Decisions Round-up: 7 to 11 September 2015

What's in a name? In one case this week, an authority said it didn't hold a "report" of an investigation. While it didn't have one single document named "report", it did hold other pieces of information which reported on the investigation. Find out what we decided in that case, as well as 2 handy learning points about requests for personal data in this week's round-up:

Key messages:

  • Information about employees' private lives is unlikely to be made public
    Even relatively senior employees are likely to have a reasonable expectation that information about their private lives will be kept private. In Decision 139/2015, we found that Police Scotland were not required to disclose information about senior officers' housing allowance payments. The payments were dependent on factors personal to the individuals concerned, such as their marital status.
  • Be careful not to interpret requests too narrowly
    Just because a requester describes information using a term such as "report", it doesn't mean they're only looking for a single document with that particular title. In Decision 140/2015 we found that the requester's reference to a "report" didn't mean he was only seeking a single document called "report". There were other items of information which, when taken together, could be considered a "report" and should have been taken into account.
  • Remember - you can refuse to confirm or deny whether you hold personal data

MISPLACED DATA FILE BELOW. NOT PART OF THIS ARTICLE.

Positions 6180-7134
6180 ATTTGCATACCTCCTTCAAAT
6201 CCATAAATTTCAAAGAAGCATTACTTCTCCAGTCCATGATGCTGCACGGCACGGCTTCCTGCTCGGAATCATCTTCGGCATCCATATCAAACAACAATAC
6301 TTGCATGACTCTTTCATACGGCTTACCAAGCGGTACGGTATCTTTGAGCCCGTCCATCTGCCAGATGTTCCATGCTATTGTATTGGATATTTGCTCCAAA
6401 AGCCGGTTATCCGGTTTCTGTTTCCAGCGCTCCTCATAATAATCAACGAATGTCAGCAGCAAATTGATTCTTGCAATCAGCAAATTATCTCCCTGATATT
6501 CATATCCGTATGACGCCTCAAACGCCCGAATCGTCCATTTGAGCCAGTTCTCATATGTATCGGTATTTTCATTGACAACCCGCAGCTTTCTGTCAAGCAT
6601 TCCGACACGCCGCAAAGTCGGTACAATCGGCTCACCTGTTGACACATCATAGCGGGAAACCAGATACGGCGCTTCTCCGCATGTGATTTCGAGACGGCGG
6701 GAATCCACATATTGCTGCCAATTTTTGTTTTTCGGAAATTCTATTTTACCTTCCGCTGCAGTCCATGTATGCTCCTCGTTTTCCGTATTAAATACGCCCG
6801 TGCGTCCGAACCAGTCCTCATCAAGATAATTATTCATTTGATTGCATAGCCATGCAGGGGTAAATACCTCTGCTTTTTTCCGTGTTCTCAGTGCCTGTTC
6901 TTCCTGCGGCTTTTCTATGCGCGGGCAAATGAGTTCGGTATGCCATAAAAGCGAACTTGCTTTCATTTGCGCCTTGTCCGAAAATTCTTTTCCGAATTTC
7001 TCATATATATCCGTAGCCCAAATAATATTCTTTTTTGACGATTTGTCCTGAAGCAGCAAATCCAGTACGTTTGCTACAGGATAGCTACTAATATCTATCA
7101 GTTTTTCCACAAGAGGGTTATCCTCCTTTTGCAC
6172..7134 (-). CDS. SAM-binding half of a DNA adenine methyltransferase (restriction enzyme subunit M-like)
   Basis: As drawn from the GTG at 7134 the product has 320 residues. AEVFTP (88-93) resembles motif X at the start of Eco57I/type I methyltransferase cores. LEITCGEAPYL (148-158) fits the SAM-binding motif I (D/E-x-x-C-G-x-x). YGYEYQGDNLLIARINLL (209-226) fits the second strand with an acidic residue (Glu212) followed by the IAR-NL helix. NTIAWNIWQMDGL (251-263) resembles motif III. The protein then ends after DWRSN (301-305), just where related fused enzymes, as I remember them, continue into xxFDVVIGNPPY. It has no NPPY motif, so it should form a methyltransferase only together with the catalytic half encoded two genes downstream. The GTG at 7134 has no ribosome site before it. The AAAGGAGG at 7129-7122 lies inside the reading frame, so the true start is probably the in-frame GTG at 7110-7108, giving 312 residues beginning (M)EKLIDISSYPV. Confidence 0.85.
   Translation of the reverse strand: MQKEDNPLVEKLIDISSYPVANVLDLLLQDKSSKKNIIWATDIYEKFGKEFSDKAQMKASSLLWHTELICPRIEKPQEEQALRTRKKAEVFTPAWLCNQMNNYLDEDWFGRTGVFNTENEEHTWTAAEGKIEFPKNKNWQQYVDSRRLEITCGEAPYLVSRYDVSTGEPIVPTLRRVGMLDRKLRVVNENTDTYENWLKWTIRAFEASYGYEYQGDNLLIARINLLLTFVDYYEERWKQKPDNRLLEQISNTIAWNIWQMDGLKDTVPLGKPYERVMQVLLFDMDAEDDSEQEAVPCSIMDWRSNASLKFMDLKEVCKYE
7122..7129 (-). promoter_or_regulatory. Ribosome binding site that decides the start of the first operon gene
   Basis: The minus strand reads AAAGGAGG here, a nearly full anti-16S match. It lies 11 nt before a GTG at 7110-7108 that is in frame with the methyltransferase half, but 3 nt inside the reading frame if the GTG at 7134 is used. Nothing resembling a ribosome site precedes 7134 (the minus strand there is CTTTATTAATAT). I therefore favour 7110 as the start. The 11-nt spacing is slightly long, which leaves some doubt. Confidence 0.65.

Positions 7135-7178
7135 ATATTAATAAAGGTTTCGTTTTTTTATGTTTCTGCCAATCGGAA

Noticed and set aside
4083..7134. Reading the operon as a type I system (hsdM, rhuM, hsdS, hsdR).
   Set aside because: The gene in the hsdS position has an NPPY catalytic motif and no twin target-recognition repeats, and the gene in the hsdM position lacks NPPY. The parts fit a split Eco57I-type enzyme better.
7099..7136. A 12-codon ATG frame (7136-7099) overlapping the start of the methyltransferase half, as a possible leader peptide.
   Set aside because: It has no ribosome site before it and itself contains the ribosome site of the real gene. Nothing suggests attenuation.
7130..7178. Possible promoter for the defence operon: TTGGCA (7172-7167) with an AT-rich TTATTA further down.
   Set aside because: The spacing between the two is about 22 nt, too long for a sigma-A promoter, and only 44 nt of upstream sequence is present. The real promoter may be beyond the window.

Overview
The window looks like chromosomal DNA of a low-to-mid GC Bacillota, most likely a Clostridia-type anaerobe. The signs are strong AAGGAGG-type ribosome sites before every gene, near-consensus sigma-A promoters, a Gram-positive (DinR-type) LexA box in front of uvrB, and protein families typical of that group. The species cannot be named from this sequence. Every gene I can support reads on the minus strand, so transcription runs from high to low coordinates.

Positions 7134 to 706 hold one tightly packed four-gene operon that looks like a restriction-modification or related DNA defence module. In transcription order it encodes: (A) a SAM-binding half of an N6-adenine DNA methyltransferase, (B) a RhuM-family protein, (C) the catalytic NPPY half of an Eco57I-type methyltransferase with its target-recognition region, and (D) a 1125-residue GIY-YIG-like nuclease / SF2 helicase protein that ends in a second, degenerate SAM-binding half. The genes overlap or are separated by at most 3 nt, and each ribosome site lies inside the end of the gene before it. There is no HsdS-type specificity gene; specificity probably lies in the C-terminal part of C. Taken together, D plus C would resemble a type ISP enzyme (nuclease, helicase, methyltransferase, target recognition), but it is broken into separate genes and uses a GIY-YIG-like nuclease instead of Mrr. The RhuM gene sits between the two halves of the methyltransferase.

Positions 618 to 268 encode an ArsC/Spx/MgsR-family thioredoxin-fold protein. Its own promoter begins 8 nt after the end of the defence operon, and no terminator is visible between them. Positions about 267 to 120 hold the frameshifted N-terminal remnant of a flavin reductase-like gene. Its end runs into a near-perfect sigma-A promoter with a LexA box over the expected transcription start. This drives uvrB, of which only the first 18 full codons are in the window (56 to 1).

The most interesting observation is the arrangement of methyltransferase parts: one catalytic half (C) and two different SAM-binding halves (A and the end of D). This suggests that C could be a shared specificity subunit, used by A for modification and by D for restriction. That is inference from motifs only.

The personal data exemptions in section 38 of the FOI Act are now included in the list of exemptions where authorities can neither confirm nor deny whether information is held (section 18 of the FOI Act). Decision 141/2015 is a case where we considered this issue.

Decisions issued:

  • Decision 139/2015 Paul Hutcheon and the Chief Constable of the Police Service of Scotland (Police Scotland)
    Mr Hutcheon asked Police Scotland for information on the amount of housing allowance claimed by officers in 2013/14. Police Scotland provided Mr Hutcheon with some information, but refused to provide a breakdown of the amount of housing allowance claimed by individual senior officers. We found that Police Scotland were entitled to withhold the information on the basis that it was personal data, and disclosure would breach the first data protection principle which requires that personal data be processed fairly and lawfully.
  • Decision 140/2015 Ian Baxter and Aberdeenshire Council
    Mr Baxter made 2 requests to the Council asking for information about the possible misuse of a Blue Badge. The Council withheld the information as personal data, disclosure of which would breach the data protection principles. We found that the Council was correct to withhold the information, although it shouldn't have told Mr Baxter that it held no information in relation to one of his requests.
  • Decision 141/2015 Andrew Hamilton and Scottish Qualifications Authority (SQA)
    Mr Hamilton asked the SQA for qualification and training information about two individuals. The SQA did not confirm whether it held the information, and stated that, if it did hold information, it would be exempt from disclosure as personal data. The Commissioner investigated and found that the SQA was entitled to refuse to confirm or deny whether it held relevant information under section 18 of the FOI Act. There's more information on the changes which enabled authorities to use this provision in our FOI Amendment Act briefing.

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